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New London Community Reflects On Newtown School Shooting

Large crowd attends vigil after gunman kills 26 at Sandy Hook Elementary School

New London’s elected officials, school administrators, and religious leaders spoke to a large group of residents on Friday as they reflected on the tragic events in Newtown.

The vigil was arranged by New London Parent Advocates, whose children attend New London Public Schools. Mongi Dhaouadi, a member of the group, said the event was organized once the full extent of Friday’s shooting at Sandy Hook Elementary School was known. Police say suspected gunman Adam Lanza, 20, killed 20 children, six adults—including the school’s principal and Lanza's mother, who was a teacher at the school—and another adult at a “secondary scene” in the state before taking his own life.

“The whole community is crying and there is nothing we can do other than to try to console each other, pray together,” said Dhaouadi. “We all come from different backgrounds, but I can’t believe there is any parent that isn’t feeling what we’re all feeling tonight.”

Mayor Daryl Finizio said the city stands in solidarity with Newtown. He said teachers at the school demonstrated acts of heroism and that the shootings at the school put day-to-day disagreements and arguments into perspective.

“We gather tonight as a community amidst tragedy as we all try to make sense of a senseless act,” he said.

People within the school system spoke emotionally about incident. Laurelle Texidor, principal of Jennings Elementary School, and Richard Baez, president of the teachers’ union New London Education Association, said educators try to ensure the safety and security of children within their care during the school year.

 “This is our nightmare,” said Baez. “Your children are entrusted to us for a brief period of time, and we do what you do at home. We parent them in school.”

“Through the day the phrase that ran through my mind was, ‘How can this be, Lord, how can this be?’” said Texidor.

Rev. Paul Hayes of the Noank Baptist Church said the memories of those killed on Friday will live on through their loved ones. He said that while the slayings lead to a longing for justice, communities must work toward overall improvements.

“The evil can be countered by the amount of good we are willing to extend,” he said.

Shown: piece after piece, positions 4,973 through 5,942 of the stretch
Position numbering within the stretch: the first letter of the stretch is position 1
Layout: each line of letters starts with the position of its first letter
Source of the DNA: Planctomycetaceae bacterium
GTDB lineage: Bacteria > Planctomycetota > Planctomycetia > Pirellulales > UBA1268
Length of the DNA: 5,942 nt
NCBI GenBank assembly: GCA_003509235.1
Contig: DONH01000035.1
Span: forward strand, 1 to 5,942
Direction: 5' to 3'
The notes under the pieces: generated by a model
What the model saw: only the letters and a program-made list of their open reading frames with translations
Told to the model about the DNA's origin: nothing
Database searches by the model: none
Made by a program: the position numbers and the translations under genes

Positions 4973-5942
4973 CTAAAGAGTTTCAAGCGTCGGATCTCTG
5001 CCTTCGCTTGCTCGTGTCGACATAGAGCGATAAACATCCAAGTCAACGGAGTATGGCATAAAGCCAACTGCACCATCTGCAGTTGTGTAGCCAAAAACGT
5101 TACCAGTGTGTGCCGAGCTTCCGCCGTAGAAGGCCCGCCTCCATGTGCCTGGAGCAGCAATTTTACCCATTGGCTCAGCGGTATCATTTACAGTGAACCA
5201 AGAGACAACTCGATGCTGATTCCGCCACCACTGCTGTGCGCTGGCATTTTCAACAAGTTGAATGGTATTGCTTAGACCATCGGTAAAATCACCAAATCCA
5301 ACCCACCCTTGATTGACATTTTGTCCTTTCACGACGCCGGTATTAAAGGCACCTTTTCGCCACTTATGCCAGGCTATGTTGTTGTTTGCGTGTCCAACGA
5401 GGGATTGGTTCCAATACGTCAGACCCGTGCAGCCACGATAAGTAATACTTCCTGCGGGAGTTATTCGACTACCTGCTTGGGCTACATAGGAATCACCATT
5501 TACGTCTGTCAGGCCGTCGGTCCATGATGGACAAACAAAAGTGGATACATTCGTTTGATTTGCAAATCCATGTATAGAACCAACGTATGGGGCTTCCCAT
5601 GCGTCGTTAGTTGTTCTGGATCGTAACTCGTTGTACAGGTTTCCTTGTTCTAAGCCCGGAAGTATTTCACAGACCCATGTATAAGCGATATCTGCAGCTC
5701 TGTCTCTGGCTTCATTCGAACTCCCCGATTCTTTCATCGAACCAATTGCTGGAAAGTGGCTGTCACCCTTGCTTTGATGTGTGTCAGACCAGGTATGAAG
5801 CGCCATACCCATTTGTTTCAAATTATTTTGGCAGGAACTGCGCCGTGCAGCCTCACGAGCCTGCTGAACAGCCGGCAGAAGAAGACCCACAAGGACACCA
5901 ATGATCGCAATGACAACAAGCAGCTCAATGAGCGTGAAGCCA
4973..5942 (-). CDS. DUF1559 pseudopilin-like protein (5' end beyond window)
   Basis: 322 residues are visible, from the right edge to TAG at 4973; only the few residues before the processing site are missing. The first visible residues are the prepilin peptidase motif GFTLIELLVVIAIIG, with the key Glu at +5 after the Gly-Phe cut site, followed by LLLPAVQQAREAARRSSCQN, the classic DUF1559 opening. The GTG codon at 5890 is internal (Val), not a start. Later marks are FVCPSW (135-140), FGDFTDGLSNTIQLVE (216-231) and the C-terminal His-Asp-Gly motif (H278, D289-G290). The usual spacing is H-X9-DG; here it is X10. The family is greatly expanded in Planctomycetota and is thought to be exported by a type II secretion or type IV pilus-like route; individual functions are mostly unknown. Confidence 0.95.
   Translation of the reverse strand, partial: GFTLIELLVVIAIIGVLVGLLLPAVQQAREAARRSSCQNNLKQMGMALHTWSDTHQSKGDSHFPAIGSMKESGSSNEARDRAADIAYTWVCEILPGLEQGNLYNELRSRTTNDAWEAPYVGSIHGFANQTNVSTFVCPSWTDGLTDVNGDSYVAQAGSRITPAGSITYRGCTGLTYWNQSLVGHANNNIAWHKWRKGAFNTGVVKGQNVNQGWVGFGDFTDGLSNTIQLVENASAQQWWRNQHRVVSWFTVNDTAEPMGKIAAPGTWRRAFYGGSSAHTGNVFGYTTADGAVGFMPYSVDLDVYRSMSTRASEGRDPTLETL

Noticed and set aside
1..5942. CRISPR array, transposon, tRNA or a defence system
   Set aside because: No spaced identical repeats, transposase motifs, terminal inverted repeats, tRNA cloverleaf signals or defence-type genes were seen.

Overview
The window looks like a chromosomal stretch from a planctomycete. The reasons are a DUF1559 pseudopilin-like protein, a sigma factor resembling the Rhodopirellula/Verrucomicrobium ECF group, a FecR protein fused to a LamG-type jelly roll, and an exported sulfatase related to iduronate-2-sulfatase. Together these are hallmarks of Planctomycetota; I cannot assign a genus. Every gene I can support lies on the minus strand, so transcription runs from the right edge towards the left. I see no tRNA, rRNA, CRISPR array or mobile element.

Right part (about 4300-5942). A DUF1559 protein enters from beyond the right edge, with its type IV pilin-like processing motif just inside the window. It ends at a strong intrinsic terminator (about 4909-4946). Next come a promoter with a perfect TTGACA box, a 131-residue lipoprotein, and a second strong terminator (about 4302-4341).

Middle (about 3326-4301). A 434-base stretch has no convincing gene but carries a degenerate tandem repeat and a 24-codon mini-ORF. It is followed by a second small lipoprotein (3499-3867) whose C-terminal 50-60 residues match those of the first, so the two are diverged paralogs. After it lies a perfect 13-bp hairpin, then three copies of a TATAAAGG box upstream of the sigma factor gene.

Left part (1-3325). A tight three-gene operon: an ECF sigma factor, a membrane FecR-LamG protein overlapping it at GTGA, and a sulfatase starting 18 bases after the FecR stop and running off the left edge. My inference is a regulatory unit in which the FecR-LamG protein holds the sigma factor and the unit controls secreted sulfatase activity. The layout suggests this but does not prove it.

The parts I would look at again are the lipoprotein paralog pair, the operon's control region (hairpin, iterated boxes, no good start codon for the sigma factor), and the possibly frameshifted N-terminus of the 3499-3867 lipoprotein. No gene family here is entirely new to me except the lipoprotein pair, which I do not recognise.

Some speakers said the incident demonstrates the need for stronger gun control laws. State Rep. Ernest Hewett said he heard a comment on the news that the shootings, like other mass killings this year, may be forgotten in a short period of time. He said people must continue to express concerns and outrage about gun violence.

“We have gun laws that need to be passed that aren’t being passed, because we have people who want to go duck hunting with AK-47s,” said Hewett. “Maybe it’s not the right time to say it, but it needs to be said.”

Anthony Nolan, a city councilor and police officer, said people must be willing to express their emotions and let children know it is OK to do the same. Nolan also said he was disturbed by what emergency responders at the shooting scene must have experienced.

“I couldn’t imagine what they were going through and what was on their minds as they tried to help and weren’t able to,” he said.

The New London Public Schools will be providing counselors and psychologists for students to discuss the Newtown shooting on Monday. The following school psychologists are also taking calls over the weekend from students, parents, or staff members affected by the incident:

  • Dr. Kristie Fresco-Hawes, 860-705-6625
  • Amanda Magleby, 860-638-9309
  • Kaylee Siddall, 860-459-8027
  • Dr. Christine Sipala, 203-859-0189
Wayne Vendetto December 17, 2012 at 03:01 AM
I must give credit where credit is due. Excellent response from the New London Superintendent. School psychologists on call as a resource to parents, teachers and children was a great move

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